- Dallas Museum of Art, Dallas, Texas (1978–83,84,93)
- Walker Art Center, Minneapolis, Minnesota (1966–71, 84)
- Haystack Mountain School of Crafts, Deer Isle, Maine (1958–61, 79)
Site and context
The site of the building, 590 Madison Avenue (between 56th and 57th Street) is in the Midtown section of Manhattan which is dense with many office buildings. Interestingly, the location is close to two other significant skyscrapers that also have public open spaces, the Trump Tower, and the Sony Building, formerly AT&T World Headquarters. This context strongly influenced the design of the building. Its wedge shape was intended to avoid too much volume of the building toward 56th Street, which is a relatively narrow street. Instead, Barnes faced the building toward 57th Street and Madison Avenue directly without setback. The space saved by cutting the South West corner of the building allowed the creation of open space at ground level. The open space is connected to 5th Avenue through the atrium in the Trump Tower. Also, a pedestrian arcade is across the block and creates circulation from 57th Street through 56th Street to the Sony Building. The open space of the IBM building not only provides the space to escape from density but also activates the circulation in this area.
Form and use
The building was designed as a unique wedge shape, having the South West corner cut from the rectangular box. The volume can be seen differently from different angles, sometimes slender, sometimes gigantic. The entrance of the building is the most impressive part of the facade, providing spectacle and openness to the street and welcoming visitors. Of the building's 41 stories, most are assigned to office use. At ground level, some retail stores face 57th Street. The building occupies only 40 percent of the property and the rest of the square footage is assigned to public open space. The space is filled with a series of amenities such as food and drink kiosks, tables and chairs, receptacles, etc. Green bamboo trees installed in the space celebrate the serenity of an indoor garden. Also, artwork is displayed inside to entertain visitors. This space is occasionally used for special events.
Material and structure
The exterior of the building is covered by gray green glass and polished granite. The moderately reflective surface keeps changing its texture depending on the angle and the light. The use of transparent glass for the public space emphasizes its openness and lets plenty of sunlight in. The wedge shaped building was a challenge in terms of structure because its shape caused more wind load than that to conventional box shaped skyscrapers. After wind tunnel tests, the original structural design was revised because of the wind load. The frames around the elevator shafts remained as they were, with diagonal frames added. Columns on the perimeter of the building were moved closer by half and the spandrel beams were strengthened. Surprisingly, after redesign of the structure, the total amount of steel required decreased. Another interesting challenge in the structure's design was the cantilevered entrance. The challenge was not how to support the load above, but how to keep the stability of the building. Using stronger and bigger columns for the base solved this problem.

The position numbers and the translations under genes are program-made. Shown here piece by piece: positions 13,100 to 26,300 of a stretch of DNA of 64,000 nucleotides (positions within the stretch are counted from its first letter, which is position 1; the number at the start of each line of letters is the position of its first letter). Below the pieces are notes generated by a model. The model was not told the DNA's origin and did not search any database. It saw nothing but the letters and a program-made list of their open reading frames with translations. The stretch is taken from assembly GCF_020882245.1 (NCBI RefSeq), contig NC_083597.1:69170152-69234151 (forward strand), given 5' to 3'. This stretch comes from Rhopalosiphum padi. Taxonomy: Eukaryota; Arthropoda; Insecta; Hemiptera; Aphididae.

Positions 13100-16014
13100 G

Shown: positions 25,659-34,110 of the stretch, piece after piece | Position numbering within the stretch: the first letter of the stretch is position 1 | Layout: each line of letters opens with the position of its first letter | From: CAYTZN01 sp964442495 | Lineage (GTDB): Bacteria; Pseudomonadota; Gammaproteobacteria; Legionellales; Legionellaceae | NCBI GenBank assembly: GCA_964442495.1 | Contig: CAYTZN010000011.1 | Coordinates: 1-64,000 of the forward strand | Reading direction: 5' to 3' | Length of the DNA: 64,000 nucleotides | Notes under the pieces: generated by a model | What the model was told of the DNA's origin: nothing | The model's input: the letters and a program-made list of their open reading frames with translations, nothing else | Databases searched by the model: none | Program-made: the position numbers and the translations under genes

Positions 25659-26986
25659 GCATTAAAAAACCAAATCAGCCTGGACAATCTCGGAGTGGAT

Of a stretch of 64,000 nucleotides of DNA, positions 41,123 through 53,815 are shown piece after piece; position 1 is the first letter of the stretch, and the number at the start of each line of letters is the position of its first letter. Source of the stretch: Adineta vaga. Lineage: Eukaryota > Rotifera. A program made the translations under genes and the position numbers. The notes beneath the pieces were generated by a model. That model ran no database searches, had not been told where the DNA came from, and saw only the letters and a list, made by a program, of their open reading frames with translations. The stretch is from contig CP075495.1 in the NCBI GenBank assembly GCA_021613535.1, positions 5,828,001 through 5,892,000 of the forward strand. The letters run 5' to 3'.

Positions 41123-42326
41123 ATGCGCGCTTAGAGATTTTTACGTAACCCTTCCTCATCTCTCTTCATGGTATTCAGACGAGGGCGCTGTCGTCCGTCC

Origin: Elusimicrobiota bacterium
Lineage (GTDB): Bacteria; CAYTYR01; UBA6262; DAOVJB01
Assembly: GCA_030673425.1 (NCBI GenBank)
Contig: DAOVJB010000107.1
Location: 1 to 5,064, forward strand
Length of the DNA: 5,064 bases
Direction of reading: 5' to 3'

- IBM is the largest tenant, housing a significant portion of its New York City based workforce on multiple floors of the building.
- Arkin Solbakken, LLP
- O'Brien LLP
- Russell Investments
- Galleon Group
- Brevan Howard
- Bain Capital
- Pine River Capital Management
- Morgan Stanley
- Bank of America
- Crowell & Moring
- NASCAR Whelen Modified and marketing offices
- "590 Madison Avenue Atrium". The Cultural Landscape Foundation. Retrieved 23 April 2013.
- "590 Madison Avenue". Emporis. Retrieved 2009-12-20.
- "590 Madison Avenue". SkyscraperPage.com. Archived from the original on 2007-11-24. Retrieved 2009-12-20.
- "590 Madison Avenue Information". New York City Department of City Planning. Retrieved 23 April 2013.
- "590 Madison Avenue - IBM Bldg". Showcase. Retrieved 13 March 2013.
- W. Bressi, Todd (1993). Planning and Zoning New York City. Rutgers, the State University of New Jersey. pp. 9–12.
- "IBM Archives: World Headquarters, N.Y. City". IBM Archives. Retrieved April 24, 2012.
- Fuchs, Marek; County Lines: Onward in Armonk, New York Times, February 24, 2002
- Larrabee Barnes, Edward (1994). Edward Larrabee Barnes, Architect. Rizzoli International Publications. pp. 158–165. ISBN 9780847818228. OCLC 860607981.
- Wiley, John (2000). Privately Owned Public Space. The New York City Department of City Planning, The Municipal Society Art of New York. pp. 173–174.
- Larrabee Barnes, Edward (1994). Edward Larrabee Barnes, Architect. Rizzoli International Publications.
- Martin, Douglas (September 23, 2004). "Edward Larrabee Barnes, Modern Architect, Dies at 89". New York Times. Retrieved 2013-08-28.
- Architectural Record. 172 (6): 149. May 1984.
- W. Bressi, Todd (1993). Planning and Zoning New York City. Rutgers, the State University of New Jersey. pp. 173–4.